Local

Printing may change, but heart remains in Merced

Eric Johnston
Eric Johnston

Over the course of the past few years, the Merced Sun-Star has shared with you stories of survival -- how companies and residents of our community have worked to weather our economic depression. From oppressive unemployment to the challenges in finding adequate health care to a seemingly endless stream of foreclosures, the Sun-Star has done our best to provide our readers with the information necessary to help you and your family.

Recently our decision to begin printing the Sun-Star at The Fresno Bee -- starting with the Tuesday, June 7 edition -- has become a story in itself. Historically, newspapers have worked within a unique business model. Not only did we put reporters and salespeople into the field, but we also managed the printing, packaging, marketing, technology, distribution and customer service elements of our operation. With few exceptions, this was the model of the industry. Each newspaper had localized operations that were entirely self-contained; unfortunately, this structure is one that doesn’t meet the needs or standards of today’s global workplace environment. It is our responsibility to adequately align ourselves to remain competitive, strong and efficient in the coming decades. While it is logical to assume that the economic depression that continues its stranglehold on our region was the sole reason for changes in our printing, that isn’t entirely the case. Technological advances within the past few years — most notably the transition to digital page design — allows for greater production mobility. For decades each newspaper page was created through a tedious cut-and-paste process, work that is now done digitally, allowing pages to be distributed for printing and -- coming soon to the Sun-Star -- electronic devices.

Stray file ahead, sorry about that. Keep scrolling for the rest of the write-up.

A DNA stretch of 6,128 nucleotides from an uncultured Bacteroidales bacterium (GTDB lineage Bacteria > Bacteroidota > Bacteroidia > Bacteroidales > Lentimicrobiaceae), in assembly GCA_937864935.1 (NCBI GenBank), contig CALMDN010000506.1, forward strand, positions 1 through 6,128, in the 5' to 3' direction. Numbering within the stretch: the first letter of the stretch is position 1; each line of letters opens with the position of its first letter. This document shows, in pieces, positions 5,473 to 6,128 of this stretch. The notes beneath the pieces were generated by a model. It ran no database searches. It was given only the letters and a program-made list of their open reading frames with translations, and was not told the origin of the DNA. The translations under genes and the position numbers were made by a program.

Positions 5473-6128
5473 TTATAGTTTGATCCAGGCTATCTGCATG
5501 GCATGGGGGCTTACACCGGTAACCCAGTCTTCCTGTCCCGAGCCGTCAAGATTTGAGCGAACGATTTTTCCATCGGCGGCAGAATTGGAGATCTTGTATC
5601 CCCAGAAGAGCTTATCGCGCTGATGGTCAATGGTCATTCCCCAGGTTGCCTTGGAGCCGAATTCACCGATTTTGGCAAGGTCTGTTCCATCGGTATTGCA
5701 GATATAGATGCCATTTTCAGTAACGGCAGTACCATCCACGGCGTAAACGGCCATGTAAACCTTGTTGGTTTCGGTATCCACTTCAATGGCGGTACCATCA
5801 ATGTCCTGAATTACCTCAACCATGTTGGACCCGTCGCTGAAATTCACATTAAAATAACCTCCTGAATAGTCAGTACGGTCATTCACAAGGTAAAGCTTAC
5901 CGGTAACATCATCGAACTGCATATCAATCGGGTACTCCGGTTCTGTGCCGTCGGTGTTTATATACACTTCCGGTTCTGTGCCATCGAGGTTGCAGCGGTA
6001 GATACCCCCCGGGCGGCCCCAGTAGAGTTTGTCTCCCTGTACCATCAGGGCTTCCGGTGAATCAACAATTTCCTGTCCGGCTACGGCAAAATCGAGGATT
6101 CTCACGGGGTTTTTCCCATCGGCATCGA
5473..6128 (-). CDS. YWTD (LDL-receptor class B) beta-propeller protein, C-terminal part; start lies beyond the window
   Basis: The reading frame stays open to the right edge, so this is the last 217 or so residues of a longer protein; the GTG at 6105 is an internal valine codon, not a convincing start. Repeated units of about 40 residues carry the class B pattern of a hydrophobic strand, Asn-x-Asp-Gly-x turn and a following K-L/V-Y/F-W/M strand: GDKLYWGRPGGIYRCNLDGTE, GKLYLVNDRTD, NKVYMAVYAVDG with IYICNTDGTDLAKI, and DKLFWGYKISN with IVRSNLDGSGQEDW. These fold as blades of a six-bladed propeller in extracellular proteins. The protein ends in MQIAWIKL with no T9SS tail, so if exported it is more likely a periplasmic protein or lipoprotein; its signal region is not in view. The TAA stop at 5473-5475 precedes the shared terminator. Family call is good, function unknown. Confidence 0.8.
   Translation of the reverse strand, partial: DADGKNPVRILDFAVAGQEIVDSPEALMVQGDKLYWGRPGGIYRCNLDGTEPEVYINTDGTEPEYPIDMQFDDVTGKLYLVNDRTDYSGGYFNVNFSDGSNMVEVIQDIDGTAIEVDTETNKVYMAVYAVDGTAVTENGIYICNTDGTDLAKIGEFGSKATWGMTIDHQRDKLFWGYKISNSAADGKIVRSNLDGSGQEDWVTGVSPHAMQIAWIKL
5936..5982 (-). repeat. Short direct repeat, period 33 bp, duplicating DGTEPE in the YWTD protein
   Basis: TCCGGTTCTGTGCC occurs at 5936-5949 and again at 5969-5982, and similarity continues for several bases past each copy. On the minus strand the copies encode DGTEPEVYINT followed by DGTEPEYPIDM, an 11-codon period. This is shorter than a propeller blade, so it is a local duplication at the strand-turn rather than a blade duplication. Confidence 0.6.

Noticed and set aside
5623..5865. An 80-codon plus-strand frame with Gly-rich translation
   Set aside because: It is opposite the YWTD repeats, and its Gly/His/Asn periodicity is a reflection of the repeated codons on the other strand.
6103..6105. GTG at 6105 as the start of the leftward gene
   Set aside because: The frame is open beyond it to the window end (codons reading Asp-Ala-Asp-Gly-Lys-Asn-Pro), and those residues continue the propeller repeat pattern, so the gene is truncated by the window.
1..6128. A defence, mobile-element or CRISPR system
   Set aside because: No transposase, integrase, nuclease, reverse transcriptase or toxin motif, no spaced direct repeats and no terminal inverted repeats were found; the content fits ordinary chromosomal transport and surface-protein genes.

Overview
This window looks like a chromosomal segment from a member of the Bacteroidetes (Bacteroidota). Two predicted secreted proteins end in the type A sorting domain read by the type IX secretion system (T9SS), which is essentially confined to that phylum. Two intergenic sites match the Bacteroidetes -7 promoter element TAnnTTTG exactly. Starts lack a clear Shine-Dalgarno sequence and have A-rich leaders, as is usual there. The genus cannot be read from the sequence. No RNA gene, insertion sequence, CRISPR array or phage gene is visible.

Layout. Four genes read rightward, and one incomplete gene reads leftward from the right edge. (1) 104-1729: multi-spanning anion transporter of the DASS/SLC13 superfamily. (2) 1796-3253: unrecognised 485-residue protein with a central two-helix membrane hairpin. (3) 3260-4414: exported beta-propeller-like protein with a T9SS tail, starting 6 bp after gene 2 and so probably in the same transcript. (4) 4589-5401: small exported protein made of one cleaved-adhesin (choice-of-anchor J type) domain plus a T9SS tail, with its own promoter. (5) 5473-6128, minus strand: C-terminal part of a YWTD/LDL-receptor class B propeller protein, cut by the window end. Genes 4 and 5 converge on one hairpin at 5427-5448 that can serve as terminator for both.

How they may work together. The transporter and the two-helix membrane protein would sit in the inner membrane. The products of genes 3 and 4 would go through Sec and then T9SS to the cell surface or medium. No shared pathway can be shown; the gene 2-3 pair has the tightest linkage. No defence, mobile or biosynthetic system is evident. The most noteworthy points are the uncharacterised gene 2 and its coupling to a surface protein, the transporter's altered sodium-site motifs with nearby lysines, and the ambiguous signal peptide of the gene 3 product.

A factor in this decision was also environmental. The presses in Fresno use a newer printing technology that reduces the amount of ink and paper used during the printing process. As a result, the ink is more effectively absorbed into the newspaper page, resulting in less use and less ink on your hands after reading the paper.

Regardless of where or how we print this newspaper, the most important message is this — we are dedicated to continuing to provide our readers in the greater Merced region with news and information that you can only find in the Sun-Star.

As we noted in an editorial last week, Merced is at a critical point in its future. With the ongoing development of UC Merced and the need for our community to do everything possible to attract new industry and jobs to the region, the Merced Sun-Star will be here.

We will continue to report the efforts of local school districts to better educate our students and the results of local law enforcement projects intended to make Merced a safer place to live. Our reporters will share with you the things that will impact your access to health care and they will ask the questions that you deserve to know the answers to. We will continue to serve as a watchdog for our community and be a strong advocate for those things which will better your daily life.

The heart of the Merced Sun-Star is more than the iron of our presses — it is even more than the physical newspaper that is delivered to your door.

The heart of the Sun-Star are the people, the voices and the issues that we share with you each and every day, and to that we commit our ongoing dedication and passion.

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